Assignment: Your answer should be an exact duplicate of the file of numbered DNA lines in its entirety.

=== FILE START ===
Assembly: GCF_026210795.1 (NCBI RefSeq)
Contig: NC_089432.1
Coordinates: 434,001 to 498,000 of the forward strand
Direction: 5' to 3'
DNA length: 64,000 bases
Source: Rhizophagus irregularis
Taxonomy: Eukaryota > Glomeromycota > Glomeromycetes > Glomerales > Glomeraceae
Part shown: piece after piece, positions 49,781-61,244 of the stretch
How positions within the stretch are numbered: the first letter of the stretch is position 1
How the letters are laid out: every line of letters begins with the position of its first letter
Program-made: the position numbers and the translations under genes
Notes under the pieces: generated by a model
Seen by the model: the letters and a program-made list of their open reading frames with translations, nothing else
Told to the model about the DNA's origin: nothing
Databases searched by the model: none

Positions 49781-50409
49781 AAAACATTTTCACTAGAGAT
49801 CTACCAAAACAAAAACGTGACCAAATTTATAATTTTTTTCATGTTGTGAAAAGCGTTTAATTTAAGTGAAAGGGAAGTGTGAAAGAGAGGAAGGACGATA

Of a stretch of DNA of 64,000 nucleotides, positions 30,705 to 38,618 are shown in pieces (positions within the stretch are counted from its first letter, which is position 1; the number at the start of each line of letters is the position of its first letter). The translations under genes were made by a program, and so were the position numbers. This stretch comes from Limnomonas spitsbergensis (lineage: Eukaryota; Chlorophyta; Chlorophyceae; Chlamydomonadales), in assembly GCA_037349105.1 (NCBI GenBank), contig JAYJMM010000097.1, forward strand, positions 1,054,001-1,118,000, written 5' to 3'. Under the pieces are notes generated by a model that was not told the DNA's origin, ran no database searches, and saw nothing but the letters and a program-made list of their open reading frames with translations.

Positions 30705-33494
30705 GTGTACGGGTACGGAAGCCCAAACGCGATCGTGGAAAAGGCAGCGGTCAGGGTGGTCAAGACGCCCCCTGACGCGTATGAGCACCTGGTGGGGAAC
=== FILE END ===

Assembly: GCF_026210795.1 (NCBI RefSeq)
Contig: NC_089432.1
Coordinates: 434,001 to 498,000 of the forward strand
Direction: 5' to 3'
DNA length: 64,000 bases
Source: Rhizophagus irregularis
Taxonomy: Eukaryota > Glomeromycota > Glomeromycetes > Glomerales > Glomeraceae
Part shown: piece after piece, positions 49,781-61,244 of the stretch
How positions within the stretch are numbered: the first letter of the stretch is position 1
How the letters are laid out: every line of letters begins with the position of its first letter
Program-made: the position numbers and the translations under genes
Notes under the pieces: generated by a model
Seen by the model: the letters and a program-made list of their open reading frames with translations, nothing else
Told to the model about the DNA's origin: nothing
Databases searched by the model: none

Positions 49781-50409
49781 AAAACATTTTCACTAGAGAT
49801 CTACCAAAACAAAAACGTGACCAAATTTATAATTTTTTTCATGTTGTGAAAAGCGTTTAATTTAAGTGAAAGGGAAGTGTGAAAGAGAGGAAGGACGATA

Of a stretch of DNA of 64,000 nucleotides, positions 30,705 to 38,618 are shown in pieces (positions within the stretch are counted from its first letter, which is position 1; the number at the start of each line of letters is the position of its first letter). The translations under genes were made by a program, and so were the position numbers. This stretch comes from Limnomonas spitsbergensis (lineage: Eukaryota; Chlorophyta; Chlorophyceae; Chlamydomonadales), in assembly GCA_037349105.1 (NCBI GenBank), contig JAYJMM010000097.1, forward strand, positions 1,054,001-1,118,000, written 5' to 3'. Under the pieces are notes generated by a model that was not told the DNA's origin, ran no database searches, and saw nothing but the letters and a program-made list of their open reading frames with translations.

Positions 30705-33494
30705 GTGTACGGGTACGGAAGCCCAAACGCGATCGTGGAAAAGGCAGCGGTCAGGGTGGTCAAGACGCCCCCTGACGCGTATGAGCACCTGGTGGGGAAC